In the social twilight

I do have a secret fright
That people go underground
With their communist background,
With their hugely, filthy wealth,
So to migrate here by stealth.
(Bridging-title-style poem).

Image credit
by JD Hancock.

They're the sand embedded in my shoes that wear me out, and yet all I can do is grit my teeth and smile.

They’re the sand embedded in my shoes that wear me out, and yet all I can do is grit my teeth and smile.

3 thoughts on “Harder than Acting

  1. Reblogged this on The Nurdler and commented:
    Only those with inside knowledge know the truth, and for various reasons choose to remain quiet, I wish they wouldn’t, but what forum do they use to divulge their suspicions and truths?


    • Where and how does Mr Turnbull report any suspicion of wrongdoings in his in-law family?


      SYDNEY • In what is becoming something of a trend for Australian prime ministers, Mr Malcolm Turnbull comes to the job with deep personal ties to China, including a Mandarin-speaking son whose wife is from a prominent Chinese family.

      Aside from former leader Kevin Rudd, who is fluent in Mandarin and worked in Beijing as a diplomat, Mr Turnbull has perhaps the closest links to China of any previous Australian prime minister.

      His son, Alex, who runs a hedge fund, lives in Singapore with his wife and their baby.

      His wife is Hong Kong-born Yvonne Wang, or Wang Yiwen. According to Fairfax Media, her parents were “well-connected in cosmopolitan Shanghai and were known to be on good terms with former president Jiang Zemin”.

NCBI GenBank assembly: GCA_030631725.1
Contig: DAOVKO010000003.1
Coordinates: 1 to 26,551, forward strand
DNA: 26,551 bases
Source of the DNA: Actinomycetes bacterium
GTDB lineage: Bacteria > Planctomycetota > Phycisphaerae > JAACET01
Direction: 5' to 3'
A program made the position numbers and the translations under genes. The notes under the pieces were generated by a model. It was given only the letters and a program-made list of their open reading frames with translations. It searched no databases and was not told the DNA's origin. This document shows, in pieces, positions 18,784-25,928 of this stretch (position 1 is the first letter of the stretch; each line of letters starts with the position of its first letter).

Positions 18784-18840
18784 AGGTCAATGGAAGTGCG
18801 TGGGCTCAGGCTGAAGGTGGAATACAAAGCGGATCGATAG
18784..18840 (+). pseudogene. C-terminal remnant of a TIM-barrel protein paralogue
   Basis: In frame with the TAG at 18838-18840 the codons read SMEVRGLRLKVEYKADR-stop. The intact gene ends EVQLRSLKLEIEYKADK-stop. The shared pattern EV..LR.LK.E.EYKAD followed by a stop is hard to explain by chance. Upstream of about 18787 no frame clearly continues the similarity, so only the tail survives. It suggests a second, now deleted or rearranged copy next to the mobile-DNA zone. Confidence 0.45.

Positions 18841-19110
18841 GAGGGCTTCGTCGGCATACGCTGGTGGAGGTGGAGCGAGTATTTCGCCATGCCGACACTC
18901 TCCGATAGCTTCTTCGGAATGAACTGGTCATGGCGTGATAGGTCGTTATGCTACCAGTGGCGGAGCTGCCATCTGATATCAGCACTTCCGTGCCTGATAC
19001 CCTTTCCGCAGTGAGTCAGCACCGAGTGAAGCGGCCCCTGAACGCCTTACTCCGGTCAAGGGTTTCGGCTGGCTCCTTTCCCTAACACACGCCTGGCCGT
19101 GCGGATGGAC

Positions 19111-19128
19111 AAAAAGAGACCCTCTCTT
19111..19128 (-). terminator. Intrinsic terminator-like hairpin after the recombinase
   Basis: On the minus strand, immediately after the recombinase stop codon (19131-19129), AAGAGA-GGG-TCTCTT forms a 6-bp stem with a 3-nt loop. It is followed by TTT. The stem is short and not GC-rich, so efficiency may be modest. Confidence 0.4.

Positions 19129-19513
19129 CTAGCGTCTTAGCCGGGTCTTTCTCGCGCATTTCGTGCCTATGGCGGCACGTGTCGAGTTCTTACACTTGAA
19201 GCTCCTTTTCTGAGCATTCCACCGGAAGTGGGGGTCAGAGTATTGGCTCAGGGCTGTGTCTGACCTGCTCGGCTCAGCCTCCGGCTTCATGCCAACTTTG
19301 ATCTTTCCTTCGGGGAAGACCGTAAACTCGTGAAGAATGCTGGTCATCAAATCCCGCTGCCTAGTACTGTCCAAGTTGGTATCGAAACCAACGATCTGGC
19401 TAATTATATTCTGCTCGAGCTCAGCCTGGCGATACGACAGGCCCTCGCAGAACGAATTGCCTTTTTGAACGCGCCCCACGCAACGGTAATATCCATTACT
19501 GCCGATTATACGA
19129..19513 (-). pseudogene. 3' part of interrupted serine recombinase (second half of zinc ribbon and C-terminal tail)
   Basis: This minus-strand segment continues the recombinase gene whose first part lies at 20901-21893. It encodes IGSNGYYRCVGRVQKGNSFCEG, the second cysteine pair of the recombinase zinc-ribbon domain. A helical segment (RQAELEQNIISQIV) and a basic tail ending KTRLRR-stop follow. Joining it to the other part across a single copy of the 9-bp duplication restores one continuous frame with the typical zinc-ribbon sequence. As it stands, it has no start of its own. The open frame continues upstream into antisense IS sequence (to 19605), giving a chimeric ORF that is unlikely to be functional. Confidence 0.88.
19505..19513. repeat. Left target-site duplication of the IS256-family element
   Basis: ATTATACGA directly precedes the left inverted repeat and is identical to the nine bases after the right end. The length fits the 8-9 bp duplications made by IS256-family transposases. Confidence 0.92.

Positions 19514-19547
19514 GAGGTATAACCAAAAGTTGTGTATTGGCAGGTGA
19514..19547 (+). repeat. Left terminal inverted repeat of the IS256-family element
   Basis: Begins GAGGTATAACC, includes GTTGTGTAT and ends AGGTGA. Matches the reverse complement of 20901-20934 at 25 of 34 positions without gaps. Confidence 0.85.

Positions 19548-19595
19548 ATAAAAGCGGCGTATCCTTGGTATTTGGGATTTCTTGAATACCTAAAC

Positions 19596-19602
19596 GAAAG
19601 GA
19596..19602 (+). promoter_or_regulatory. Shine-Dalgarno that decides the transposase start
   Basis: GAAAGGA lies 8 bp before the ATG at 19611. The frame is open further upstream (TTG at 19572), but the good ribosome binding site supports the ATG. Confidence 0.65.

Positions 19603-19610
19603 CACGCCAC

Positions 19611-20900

Madam Wang’s father, Mr Wang Chunming, now in his 90s, was an international relations scholar who worked with the China Academy of Social Sciences.

      Prime Minister Turnbull also has close business ties to China. In 1994, he set up a Sino-Western joint mining venture in China and has long advocated closer trade and business links between Canberra and Beijing.

      It is perhaps little surprise that the Chinese media have apparently been referring to Mr Turnbull as “sweet dumpling” or “sugar bomb”, a play on his surname, which sounds like tang bao, the popular Chinese steamed buns.


      Malcolm Turnbull may not speak Chinese like his Labor predecessor Kevin Rudd, but the new Prime Minister has strong connections to Beijing.

      These come mainly via son Alex and his wife Yvonne Wang, who also goes by the Chinese name Wang Yiwen.

      She is the daughter of a former government-linked academic, who worked with the country’s most prestigious think tank, the China Academy of Social Sciences (CASS).

      “He was an expert in international law and trade so he advised the government from time to time,” Alex Turnbull said via phone from Singapore on Tuesday.

      younger Mr Turnbull, who runs his own hedge fund, provided a potted history of his wife’s family to the Australian Financial Review.

      He denied his father-in-law, who is now 92, had any connection to China’s security forces, but confirmed he was a member of the Communist Party.

      Mr Turnbull said such membership was necessary for him to leave China in 1976 to attend Colombia University in New York.

      Liked by 1 person

  2. It must be so hard when you see your enemies living so prosperously in the freedom that Australia has given them. But you did well to keep your good manners.